INFORMATION FOR PROGRAM FACILITATORS
Most colleges or universities already offer some type of established internship or cooperative education program in partnership with local industry. For community colleges, these programs often reflect the more traditional mission of these institutions—to meet workforce training and retraining needs of business and industry through certificate or terminal two-year degree credentials leading to immediate employment. As such, many of the participating employers originate from industries such as automotive technology, electronics, manufacturing, industrial trades, welding or technical design.
Over time and in response to persistent economic challenges, community colleges have evolved into a cost-effective first step for students who are pursuing a baccalaureate or post-baccalaureate education. The Washington State Board for Community and Technical Colleges reports that in 2010-11, two-year colleges provided the initial education for 41 percent of students receiving bachelor’s degrees and 38 percent of students receiving bachelor’s degrees in Science, Technology, Engineering or Math fields. To address the experiential learning needs of these transfer students, existing experiential learning programs often need to be expanded or reinvigorated to encourage greater and more varied employer and student participation.
As a college or university representative interested in developing or expanding similar experiential learning opportunities, two references developed as part of the Washington STEM Experiential Learning Program may be useful.
The Washington STEM Experiential Learning Program Guidelines (Carson, Sedillo and Priddis 2013) are intended for use by employers, students, and program facilitators. Following a brief discussion of how to use this guide, the Guidelines detail considerations before an internship, step-by-step instructions for participation, and responsibilities during and after an internship for all participants. The Guidelines also include copies of all supporting forms and outreach materials to support day-to-day program management and operation.
- Student Profile Form (Word)
- Employer Profile Form (Word)
- Biweekly Reporting Form (Word)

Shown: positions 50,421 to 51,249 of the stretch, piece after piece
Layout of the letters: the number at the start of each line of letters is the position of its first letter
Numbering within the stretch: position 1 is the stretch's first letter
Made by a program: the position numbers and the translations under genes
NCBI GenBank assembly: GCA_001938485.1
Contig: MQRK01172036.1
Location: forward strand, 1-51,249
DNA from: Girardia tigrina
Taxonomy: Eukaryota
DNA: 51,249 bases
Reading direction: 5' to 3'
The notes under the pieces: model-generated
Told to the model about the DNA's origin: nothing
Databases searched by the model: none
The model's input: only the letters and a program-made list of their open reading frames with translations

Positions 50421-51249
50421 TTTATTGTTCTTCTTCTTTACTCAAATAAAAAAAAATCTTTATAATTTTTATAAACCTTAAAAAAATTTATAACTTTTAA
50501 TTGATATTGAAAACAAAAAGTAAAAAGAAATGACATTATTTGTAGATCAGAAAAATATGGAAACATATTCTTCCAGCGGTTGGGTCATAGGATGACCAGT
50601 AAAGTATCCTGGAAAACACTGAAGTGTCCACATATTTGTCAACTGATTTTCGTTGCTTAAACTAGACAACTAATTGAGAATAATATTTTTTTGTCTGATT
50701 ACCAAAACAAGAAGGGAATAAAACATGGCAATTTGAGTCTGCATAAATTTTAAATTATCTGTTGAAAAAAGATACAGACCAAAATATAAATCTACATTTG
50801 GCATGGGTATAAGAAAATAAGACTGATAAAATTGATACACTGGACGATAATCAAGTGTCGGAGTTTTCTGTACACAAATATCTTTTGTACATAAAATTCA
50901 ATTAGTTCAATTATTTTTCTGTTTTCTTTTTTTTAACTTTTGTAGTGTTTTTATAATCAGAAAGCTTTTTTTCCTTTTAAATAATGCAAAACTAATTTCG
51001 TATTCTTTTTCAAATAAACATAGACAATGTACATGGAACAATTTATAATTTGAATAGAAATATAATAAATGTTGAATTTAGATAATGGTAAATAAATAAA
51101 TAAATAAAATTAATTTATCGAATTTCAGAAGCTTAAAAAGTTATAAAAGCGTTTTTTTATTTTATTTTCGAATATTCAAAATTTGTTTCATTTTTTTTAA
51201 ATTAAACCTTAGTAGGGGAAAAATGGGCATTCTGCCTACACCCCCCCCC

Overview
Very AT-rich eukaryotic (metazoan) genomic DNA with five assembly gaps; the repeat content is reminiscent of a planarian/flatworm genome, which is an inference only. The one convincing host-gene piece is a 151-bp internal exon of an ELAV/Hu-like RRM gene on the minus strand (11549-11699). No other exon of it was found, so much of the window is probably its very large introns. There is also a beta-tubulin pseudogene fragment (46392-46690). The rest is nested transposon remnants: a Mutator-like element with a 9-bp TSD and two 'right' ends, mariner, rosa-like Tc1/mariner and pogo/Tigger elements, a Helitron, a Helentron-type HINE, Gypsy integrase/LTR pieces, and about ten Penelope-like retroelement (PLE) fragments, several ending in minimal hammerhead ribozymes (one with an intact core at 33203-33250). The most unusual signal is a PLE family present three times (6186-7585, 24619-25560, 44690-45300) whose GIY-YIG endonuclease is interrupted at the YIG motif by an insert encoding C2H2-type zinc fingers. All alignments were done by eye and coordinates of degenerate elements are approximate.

- Learning Objectives Form (Word)
- Participation Agreement Form (Word)
- Student-based Evaluation Form (Word)
- Employer-based Evaluation Form (Word)
The Guidelines assume that foundational program development and/or expansion efforts have already been completed. If this is not the case, additional guidance for Program Facilitators regarding program development and/or expansion is included in a companion document, Washington STEM Best Practices for Experiential Learning Program Development or Expansion (Carson, Sedillo and Priddis 2013).
Foundational program development and/or expansion efforts include but are not limited to:
- Garnering institutional support
- Addressing associated legal considerations
- Establishing program logistics and supporting documentation
- Identifying and inventorying local industry resources
- Establishing documentation, evaluation, and reporting methods
Best practices in support of each of these tasks were identified through a review of published guidance documentation and experiential learning programs at other academic institutions, as well as early observations from the Washington STEM Experiential Learning Program and are fully documented in Washington STEM Best Practices for Experiential Learning Program Development or Expansion (Carson, Sedillo and Priddis 2013). These best practices are largely independent of any unique academic or industry characteristics. Program facilitators who are able to consider and appropriately affect these practices will predictably avoid many previously identified challenges and subsequent delays in the program development or expansion process at their respective academic institution.
Where Can I Learn More?
To learn more, please contact:
Dr. Jodi L. Carson, Project Lead
Science & Technology Bldg., Room 108
T: 360.475.7499 or firstname.lastname@example.org
Rev.: July 7, 2014 Karen Osborn